Defender of IndyCar

Indy Car Welcomes All Fans, Even Ones That Are Idiots

It is always fun to laugh at the more darkly obsessed Indy Car fan. You know the type. They wear out their fingers feverishly searching for any bit of bad news so that they can boisterously proclaim the end is near. On Tuesday mornings after races they all of a sudden become Nielsen experts and offer often cockamamie ratings analysis. They are the first to find pictures of grandstands that are not filled with fans.

Two things that always give them away as blithering idiots are:

  1. ‘It is never as good as it was before 1995’ or similar sentiments more crudely expressed.
  2. Indy Car is positioned as the only sporting or entertainment venue having ratings or attendance problems.

Given this economy, competition for the entertainment dollar is more intense than ever. There are many more entertainment options, more content delivery methods, more new technologies and intense price competitiveness.

The degree to which NASCAR’s attendance and television ratings are decreasing, for example, is startling and yet they are not burdened with obsessed, childish creeps focused on an evolutionary period that ended fifteen or more years ago.

The only reason this is important is because it affects the perception of potential new fans Indy Car is trying to cultivate. I took a bunch of old friends to a race recently, and many liked what they saw enough to look into going again and trying to follow the sport more closely. When they do, they usually get led down a road that leads to the idiot brigade. It is almost as commonplace as e-scamming or porn.

One such potential fan called me the other day to ask who these people are. I told him they are a handful of nobodies fighting a cause that ended conclusively, twice, many years ago. So how do we fix that little problem? Cultivate more actual fans. The IZOD Indy Car Series is taking several great steps in that direction these days.

The best approach is to ignore such folks, although sometimes I enjoy pointing out their diminished mental and emotional states. 😉

4 replies to “Indy Car Welcomes All Fans, Even Ones That Are Idiots

  1. The attendance at the Nationwide race at New Hampshire this past weekend was shocking. More than half the seats were completely empty. Whole sections of seats. I know there are people angry about some of the Nascar changes of the past few years, but I truly believe that this may be showing just how bad our national economy is right now, more than any statement on the state of auto racing.

    I would say the crowd at Iowa was pretty darn good. The seats looked 95% full. In this environment, that can’t be anything but a huge positive.

  2. I think NASCAR is also experiencing a good old fashion correction. The crowd at Louden Sunday was far from full but it was a decent crowd, (for an IndyCar race that is). The recession hit and here’s the lay of the land.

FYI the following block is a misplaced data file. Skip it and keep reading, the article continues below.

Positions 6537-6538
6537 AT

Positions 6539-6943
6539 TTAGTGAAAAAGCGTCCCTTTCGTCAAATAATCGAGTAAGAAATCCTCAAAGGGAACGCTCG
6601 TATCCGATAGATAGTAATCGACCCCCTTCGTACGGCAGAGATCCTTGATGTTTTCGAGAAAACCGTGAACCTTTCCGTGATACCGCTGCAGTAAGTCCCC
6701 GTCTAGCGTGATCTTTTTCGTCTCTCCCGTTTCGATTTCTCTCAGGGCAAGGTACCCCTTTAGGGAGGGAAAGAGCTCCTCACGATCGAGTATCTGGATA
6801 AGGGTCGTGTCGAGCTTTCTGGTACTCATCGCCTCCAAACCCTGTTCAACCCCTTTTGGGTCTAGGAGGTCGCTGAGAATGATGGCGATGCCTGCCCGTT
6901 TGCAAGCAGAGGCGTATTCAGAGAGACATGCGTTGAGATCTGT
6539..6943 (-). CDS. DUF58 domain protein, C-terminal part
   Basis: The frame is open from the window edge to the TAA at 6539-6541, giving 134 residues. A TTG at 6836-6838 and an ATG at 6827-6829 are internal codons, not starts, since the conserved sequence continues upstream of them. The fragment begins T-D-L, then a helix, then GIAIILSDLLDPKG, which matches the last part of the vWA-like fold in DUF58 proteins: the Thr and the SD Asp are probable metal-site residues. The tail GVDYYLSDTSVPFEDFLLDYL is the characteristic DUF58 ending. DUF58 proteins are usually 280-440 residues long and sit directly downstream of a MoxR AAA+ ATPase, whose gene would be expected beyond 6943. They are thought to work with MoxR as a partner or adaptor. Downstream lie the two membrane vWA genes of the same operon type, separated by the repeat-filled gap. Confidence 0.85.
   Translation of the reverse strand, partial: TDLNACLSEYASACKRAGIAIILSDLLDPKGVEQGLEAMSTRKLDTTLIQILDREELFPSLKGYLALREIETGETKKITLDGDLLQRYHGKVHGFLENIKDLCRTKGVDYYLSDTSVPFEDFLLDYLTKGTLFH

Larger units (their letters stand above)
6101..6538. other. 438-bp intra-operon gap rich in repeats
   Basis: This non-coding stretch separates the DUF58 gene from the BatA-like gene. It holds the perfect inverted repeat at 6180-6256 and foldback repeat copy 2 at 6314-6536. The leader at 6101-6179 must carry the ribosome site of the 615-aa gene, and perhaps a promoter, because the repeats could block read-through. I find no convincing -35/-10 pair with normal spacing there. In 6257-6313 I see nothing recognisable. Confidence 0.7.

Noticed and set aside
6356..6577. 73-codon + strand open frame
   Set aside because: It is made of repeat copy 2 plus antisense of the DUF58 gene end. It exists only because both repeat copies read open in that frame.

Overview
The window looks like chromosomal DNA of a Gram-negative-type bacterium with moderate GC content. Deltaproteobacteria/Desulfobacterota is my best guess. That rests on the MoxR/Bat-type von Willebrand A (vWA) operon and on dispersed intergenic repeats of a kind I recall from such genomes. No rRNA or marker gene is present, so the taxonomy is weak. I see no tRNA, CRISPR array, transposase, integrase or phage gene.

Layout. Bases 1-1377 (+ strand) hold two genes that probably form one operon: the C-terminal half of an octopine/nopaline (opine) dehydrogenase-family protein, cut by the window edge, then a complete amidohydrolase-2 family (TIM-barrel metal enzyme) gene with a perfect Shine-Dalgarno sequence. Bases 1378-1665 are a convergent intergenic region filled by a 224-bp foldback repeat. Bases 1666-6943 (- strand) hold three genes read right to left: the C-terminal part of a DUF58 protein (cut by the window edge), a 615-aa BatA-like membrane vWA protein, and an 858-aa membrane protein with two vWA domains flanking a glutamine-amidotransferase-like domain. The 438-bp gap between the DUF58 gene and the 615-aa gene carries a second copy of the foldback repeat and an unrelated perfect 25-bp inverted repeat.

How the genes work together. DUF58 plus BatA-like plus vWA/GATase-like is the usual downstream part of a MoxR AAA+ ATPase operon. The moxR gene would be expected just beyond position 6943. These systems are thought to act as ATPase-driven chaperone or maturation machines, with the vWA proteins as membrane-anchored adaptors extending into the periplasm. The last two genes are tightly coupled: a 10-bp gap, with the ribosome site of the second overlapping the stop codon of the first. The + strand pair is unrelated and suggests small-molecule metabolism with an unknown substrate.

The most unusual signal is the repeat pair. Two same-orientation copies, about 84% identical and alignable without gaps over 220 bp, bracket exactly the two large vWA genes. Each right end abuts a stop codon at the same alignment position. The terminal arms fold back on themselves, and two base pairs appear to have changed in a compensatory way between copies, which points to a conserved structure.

While IndyCar has been living on nuts and berries, NASCAR has been living on Steak and Lobster. IndyCar has only UP to go and if all the fans can get back on board and share a new direction that is neither CART or IRL, but IndyCar, the sport will be better for it.

    To those who worship the DP101, or 1995 or whatever, get on board now. Let your voices be heard but only if you have a desire to see the sport get back to solid ground. Because as the Beatles said, “if you talk about destruction, don’t you know you can count me out.” So, for those who only want to talk about destruction, as an IndyCar fan, I will count you out.

  3. I agree with you, Bob–not just the Nationwide race but the Sprint Cup race had a LOT of empty seats. Funny, I wonder if these aptly called “idiots” are just as critical of NASCAR’s falling attendance as they are the IndyCar series? I wish I’d been at Iowa–that was a heck of a show, and the environment reminds me of when I was attending Indy car races at Milwaukee in the 70’s. Good ‘ol down home folks and probably some of the best food a person could ask for. Midwest is best!

  4. Good takes, everybody. NASCAR’s got two things going against it at the moment:

    1) Fickle, non-longtime fans (attracted since 2001) are probably not real fond of one guy winning a lot of races and four straight championships, even if the reason for that is because that guy is really, really good. They’re likely starting to tune out. That’s why NASCAR’s TV numbers are starting to sag.

    2) Who does a bad economy hit first and hardest? Blue collar folks. Who’s NASCAR’s longstanding fanbase? Southern blue collar folks. Those are the people who are finding themselves priced out of a weekend at the track, and so that’s why NASCAR’s starting to see a lot more bare aluminum. It’ll take a large turnaround of the economy before that corrects itself, and even then NASCAR probably won’t return to the days where they drew sellout crowds everywhere they go.

    As Mr. Miller points out up there, NASCAR has generally nowhere to go but down and IndyCar has generally nowhere to go but up. DOUG is also correct in saying that Iowa was a great show and that he missed out on good times and good food by not being there. If you ever do make it to Iowa, the two porkchops for $10 deal is one not to miss.

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